Spoken Word Poetry- Vocabulary

Poetry
A literary work in which special intensity is given to the expression of ideas and/or feelings through a distinct style, rhythm, and verse

Free Verse
Poetry that does not have a regular meter or rhyme scheme; free of rules
Lines with no prescribed pattern or structure — the poet determines all the variables as seems appropriate for each poem

Lyric Poetry
A short poem in which a single speaker expresses personal thoughts and feelings; meant to be sung

Narrative Poetry
Poetry that tells a story, containing characters, settings, events, plots and themes.

Sound Devices
Elements such as rhyme, rhythm, alliteration, and refrain that gives poetry a musical quality

Rhythm
A musical quality produced by the repetition of stressed and unstressed syllables (meter) or by the repetition of words and phrases or even whole lines or sentence

Blank Verse
unrhymed iambic pentameter (much of the plays of Shakespeare are written in
this form)

End Rhyme
A word at the end of one line rhymes with a word at the end of another line
Example: time, slime, mime
Double rhymes include the final two syllables. Example: revival, arrival, survival
Triple rhymes include the final three syllables. Example: greenery, machinery, scenery

Slant Rhyme
two words that have some sound in common but do not rhyme exactly
Tell and Toll
WHEN TWO SINGLE-SYLLABLE WORDS SHARE THE OPENING AND CLOSING CONSONANTS BUT NOT THE INTERVENING VOWEL

Internal rhyme
Rhyme that occurs within a line, rather than at the end

Enjambment
A line having no pause or end punctuation but having uninterrupted grammatical meaning continuing into the next line.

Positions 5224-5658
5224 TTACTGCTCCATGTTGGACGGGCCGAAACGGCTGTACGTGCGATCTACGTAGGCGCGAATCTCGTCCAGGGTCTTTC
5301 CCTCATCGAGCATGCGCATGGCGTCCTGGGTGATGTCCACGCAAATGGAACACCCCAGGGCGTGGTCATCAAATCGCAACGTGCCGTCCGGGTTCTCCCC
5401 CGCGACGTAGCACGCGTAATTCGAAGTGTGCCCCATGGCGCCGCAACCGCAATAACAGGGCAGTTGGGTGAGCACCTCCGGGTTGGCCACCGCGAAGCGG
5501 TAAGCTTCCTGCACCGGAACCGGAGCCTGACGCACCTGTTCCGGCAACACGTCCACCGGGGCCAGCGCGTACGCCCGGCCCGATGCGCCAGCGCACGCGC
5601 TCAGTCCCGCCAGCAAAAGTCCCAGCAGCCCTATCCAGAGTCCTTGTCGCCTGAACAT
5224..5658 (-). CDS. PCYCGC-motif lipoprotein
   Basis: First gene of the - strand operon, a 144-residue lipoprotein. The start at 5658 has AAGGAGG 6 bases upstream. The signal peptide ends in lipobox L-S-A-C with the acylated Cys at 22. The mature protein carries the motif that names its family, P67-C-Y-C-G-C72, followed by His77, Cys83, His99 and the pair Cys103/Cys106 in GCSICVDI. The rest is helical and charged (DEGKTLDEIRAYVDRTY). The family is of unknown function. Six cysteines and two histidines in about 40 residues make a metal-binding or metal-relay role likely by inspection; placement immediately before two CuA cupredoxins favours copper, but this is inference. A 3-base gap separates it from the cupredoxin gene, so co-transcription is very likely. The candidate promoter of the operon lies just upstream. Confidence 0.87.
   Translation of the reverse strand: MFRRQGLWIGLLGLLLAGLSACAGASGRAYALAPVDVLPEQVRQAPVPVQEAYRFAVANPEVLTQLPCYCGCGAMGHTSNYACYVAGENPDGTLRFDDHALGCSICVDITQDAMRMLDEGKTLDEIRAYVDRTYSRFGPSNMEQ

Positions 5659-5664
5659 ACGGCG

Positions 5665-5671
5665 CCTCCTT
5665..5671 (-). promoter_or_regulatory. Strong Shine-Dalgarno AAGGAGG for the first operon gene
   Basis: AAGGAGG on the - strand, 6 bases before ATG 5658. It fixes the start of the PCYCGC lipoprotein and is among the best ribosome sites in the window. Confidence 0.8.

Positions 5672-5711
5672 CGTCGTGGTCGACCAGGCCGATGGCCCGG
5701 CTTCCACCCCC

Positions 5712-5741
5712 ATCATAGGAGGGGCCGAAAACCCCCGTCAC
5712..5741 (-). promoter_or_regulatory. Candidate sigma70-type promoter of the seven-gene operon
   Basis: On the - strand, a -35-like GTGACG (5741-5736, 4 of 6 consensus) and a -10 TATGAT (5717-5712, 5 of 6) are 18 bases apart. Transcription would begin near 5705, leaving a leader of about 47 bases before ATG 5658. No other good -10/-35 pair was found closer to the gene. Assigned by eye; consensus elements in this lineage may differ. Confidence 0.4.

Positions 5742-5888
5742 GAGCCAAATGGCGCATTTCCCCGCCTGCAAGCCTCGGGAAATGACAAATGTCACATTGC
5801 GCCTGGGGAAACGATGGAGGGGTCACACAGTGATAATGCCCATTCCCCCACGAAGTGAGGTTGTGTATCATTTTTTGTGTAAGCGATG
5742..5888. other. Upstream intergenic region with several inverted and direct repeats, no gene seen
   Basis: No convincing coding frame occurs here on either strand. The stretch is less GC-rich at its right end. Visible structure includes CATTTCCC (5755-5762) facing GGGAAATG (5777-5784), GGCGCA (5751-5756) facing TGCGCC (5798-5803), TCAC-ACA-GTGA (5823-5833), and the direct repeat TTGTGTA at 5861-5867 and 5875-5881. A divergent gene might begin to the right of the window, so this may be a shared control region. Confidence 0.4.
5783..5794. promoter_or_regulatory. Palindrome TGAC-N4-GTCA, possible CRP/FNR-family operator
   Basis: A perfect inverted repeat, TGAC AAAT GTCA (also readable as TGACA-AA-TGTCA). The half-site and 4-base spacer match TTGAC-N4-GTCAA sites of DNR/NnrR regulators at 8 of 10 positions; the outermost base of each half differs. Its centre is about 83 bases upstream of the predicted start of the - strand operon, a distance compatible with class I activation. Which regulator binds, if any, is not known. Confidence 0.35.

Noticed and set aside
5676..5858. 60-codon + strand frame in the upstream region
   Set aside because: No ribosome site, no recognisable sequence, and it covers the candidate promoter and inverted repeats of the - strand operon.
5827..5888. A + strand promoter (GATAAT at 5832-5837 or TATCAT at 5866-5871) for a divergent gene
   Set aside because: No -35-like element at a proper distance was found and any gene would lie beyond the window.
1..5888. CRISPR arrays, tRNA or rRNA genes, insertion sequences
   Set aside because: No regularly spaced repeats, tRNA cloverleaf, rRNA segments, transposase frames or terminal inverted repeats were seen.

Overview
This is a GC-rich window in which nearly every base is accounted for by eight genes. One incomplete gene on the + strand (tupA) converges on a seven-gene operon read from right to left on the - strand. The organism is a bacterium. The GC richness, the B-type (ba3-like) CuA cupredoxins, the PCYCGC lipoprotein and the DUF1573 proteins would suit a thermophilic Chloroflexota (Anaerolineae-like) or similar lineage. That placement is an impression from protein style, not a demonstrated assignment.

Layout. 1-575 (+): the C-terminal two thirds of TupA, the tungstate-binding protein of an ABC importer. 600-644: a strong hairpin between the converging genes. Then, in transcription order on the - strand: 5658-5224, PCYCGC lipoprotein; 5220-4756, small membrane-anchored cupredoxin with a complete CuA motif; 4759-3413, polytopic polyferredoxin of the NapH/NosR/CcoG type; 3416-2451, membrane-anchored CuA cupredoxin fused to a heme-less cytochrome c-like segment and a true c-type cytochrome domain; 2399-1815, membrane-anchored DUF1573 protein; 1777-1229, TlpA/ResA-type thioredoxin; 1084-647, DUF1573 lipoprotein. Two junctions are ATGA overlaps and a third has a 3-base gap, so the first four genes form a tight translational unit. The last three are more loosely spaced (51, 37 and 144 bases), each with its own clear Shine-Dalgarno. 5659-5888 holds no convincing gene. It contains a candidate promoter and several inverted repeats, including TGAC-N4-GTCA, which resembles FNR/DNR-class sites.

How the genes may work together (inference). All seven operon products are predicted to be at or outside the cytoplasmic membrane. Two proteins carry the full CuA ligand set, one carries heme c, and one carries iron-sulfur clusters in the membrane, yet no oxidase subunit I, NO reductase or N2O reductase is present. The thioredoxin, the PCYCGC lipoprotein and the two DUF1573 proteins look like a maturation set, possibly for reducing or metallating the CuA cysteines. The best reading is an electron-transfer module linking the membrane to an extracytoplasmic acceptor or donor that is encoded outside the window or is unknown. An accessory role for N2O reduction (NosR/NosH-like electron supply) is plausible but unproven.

* Used to build suspense and create momentum, as the reader continues right on to the next tine.

Refrain
one line of poem is repeated

Extended Metaphor
A comparison between two unlike things that continues throughout a series of sentences in a paragraph or lines in a poem.

Enunciation
Clear pronunciation; accent; articulation

Articulation
1. joining, 2. speaking clearly

Alliteration
Repetition of initial consonant sounds

Assonance
Repetition of vowel sounds

Consonance
Repeated consonant sounds at the ending of words placed near each other, usually on thesame or adjacent lines. These should be in sounds that are accented, or stressed, rather than in vowel sounds that are unaccented. This produces a pleasing kind of near-rhyme.
Example: boats into the past
Example: cool soul

Cacophony
A discordant series of harsh, unpleasant sounds helps to convey disorder. This is often furthered
by the combined effect of the meaning and the difficulty of pronunciation.
Example: My stick fingers click with a snicker
And, chuckling, they knuckle the keys;
Light-footed, my steel feelers flicker
And pluck from these keys melodies.
—”Player Piano,” John Updike

Euphony
A series of musically pleasant sounds, conveying a sense of harmony and beauty to the language
Example: Than Oars divide the Ocean,
Too silver for a seam—
Or Butterflies, off Banks of Noon
Leap, plashless as they swim.
— “A Bird Came Down the Walk,” Emily Dickenson

Repetition
The purposeful re-use of words and phrases for an effect.

Parallelism
Repetition that mirrors other lines in poetry. Sometimes, especially with longer phrases that contain a different key word each time. It has been a central part of poetry in many cultures.

Metaphor
figure of speech comparing two different things without using like or as

Simile
A comparison using like or as

Onomatopoeia
A word that imitates the sound it represents.

Personification
A figure of speech in which an object or animal is given human feelings, thoughts, or attitudes

Allusion
A direct or indirect reference to something which is presumably commonly known, such as an event, book, myth, place, or work of art. Allusions can be historical, literary, religious, topical, or mythical. There are many more possibilities, and a work may simultaneously use multiple layers of allusion.

Tone
A writer’s attitude toward his or her subject matter revealed through diction, figurative language, and organization on the sentence and global levels.

Mood
Feeling or atmosphere that a writer creates for the reader